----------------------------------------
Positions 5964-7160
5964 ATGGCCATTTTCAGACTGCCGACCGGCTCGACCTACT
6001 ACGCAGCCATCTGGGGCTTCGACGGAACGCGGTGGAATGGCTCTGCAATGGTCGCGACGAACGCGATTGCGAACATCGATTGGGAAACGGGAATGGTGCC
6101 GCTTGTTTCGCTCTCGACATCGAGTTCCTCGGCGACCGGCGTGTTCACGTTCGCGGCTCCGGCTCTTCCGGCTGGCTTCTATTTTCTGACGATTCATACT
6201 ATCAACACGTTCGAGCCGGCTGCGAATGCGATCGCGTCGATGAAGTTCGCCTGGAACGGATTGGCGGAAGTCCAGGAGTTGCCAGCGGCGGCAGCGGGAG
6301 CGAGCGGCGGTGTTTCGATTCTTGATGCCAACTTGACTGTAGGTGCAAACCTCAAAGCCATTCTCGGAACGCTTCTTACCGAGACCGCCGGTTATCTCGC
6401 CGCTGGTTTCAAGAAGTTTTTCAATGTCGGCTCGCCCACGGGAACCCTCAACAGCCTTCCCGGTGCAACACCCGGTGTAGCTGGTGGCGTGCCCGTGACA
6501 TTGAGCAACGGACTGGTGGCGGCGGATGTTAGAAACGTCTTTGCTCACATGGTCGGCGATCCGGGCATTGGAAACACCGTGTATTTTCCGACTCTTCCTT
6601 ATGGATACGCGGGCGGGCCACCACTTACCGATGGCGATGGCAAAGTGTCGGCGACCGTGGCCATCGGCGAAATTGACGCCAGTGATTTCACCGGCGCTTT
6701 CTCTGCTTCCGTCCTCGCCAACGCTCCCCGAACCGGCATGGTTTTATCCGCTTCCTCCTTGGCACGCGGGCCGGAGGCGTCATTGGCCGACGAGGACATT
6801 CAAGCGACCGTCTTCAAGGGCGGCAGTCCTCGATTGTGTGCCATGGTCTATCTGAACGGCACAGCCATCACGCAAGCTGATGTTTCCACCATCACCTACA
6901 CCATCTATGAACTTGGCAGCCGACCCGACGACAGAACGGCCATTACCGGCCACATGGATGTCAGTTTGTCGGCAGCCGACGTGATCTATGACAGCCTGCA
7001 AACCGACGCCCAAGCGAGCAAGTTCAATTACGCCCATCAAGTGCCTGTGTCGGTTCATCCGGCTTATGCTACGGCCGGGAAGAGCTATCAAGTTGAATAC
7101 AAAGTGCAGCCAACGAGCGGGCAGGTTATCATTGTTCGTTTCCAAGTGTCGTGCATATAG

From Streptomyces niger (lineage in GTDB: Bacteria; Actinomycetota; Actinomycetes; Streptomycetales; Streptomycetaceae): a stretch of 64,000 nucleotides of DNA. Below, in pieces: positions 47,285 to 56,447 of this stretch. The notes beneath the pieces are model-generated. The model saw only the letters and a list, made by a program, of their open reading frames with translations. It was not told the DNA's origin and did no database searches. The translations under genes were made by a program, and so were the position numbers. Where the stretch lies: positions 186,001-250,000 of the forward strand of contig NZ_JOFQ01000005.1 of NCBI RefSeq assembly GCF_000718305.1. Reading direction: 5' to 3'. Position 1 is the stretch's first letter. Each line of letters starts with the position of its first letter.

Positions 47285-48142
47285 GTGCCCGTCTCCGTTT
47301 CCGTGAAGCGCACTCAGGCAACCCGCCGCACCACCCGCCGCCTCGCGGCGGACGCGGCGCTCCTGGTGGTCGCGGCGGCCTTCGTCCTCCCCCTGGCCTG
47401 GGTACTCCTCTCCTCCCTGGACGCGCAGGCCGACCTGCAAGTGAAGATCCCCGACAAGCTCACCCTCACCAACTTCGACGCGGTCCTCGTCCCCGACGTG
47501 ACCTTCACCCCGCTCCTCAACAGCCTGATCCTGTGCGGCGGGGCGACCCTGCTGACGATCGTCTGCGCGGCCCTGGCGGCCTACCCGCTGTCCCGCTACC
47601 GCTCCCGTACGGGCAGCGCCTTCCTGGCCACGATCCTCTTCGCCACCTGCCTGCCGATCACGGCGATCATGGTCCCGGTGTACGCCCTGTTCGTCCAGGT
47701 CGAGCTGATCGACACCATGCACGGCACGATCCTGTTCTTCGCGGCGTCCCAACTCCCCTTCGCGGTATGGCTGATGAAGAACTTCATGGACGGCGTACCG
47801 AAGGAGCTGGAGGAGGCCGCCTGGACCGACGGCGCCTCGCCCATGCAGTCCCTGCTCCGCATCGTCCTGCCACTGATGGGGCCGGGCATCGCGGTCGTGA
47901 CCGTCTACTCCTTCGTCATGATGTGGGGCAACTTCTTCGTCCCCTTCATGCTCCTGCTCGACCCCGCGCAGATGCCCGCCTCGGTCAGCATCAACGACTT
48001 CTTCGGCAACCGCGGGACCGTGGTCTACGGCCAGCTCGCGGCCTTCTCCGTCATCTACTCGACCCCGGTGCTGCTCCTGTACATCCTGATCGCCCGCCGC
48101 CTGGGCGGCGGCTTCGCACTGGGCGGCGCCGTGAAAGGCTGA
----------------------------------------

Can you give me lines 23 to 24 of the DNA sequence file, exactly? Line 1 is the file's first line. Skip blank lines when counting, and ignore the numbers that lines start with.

47801 AAGGAGCTGGAGGAGGCCGCCTGGACCGACGGCGCCTCGCCCATGCAGTCCCTGCTCCGCATCGTCCTGCCACTGATGGGGCCGGGCATCGCGGTCGTGA
47901 CCGTCTACTCCTTCGTCATGATGTGGGGCAACTTCTTCGTCCCCTTCATGCTCCTGCTCGACCCCGCGCAGATGCCCGCCTCGGTCAGCATCAACGACTT